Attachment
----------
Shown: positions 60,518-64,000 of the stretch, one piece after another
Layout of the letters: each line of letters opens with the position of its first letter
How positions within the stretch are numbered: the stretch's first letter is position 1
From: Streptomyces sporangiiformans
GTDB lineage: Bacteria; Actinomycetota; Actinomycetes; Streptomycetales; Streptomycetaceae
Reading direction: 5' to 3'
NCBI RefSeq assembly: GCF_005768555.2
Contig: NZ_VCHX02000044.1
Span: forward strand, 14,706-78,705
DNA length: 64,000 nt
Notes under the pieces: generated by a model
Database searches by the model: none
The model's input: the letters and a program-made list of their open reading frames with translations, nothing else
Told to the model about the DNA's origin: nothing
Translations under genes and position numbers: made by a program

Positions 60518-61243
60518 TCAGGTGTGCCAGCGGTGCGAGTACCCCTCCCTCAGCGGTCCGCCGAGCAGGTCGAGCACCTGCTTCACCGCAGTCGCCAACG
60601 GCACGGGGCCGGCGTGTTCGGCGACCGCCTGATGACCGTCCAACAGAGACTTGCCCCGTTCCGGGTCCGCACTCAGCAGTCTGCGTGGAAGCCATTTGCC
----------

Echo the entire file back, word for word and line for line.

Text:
Shown: positions 60,518-64,000 of the stretch, one piece after another
Layout of the letters: each line of letters opens with the position of its first letter
How positions within the stretch are numbered: the stretch's first letter is position 1
From: Streptomyces sporangiiformans
GTDB lineage: Bacteria; Actinomycetota; Actinomycetes; Streptomycetales; Streptomycetaceae
Reading direction: 5' to 3'
NCBI RefSeq assembly: GCF_005768555.2
Contig: NZ_VCHX02000044.1
Span: forward strand, 14,706-78,705
DNA length: 64,000 nt
Notes under the pieces: generated by a model
Database searches by the model: none
The model's input: the letters and a program-made list of their open reading frames with translations, nothing else
Told to the model about the DNA's origin: nothing
Translations under genes and position numbers: made by a program

Positions 60518-61243
60518 TCAGGTGTGCCAGCGGTGCGAGTACCCCTCCCTCAGCGGTCCGCCGAGCAGGTCGAGCACCTGCTTCACCGCAGTCGCCAACG
60601 GCACGGGGCCGGCGTGTTCGGCGACCGCCTGATGACCGTCCAACAGAGACTTGCCCCGTTCCGGGTCCGCACTCAGCAGTCTGCGTGGAAGCCATTTGCC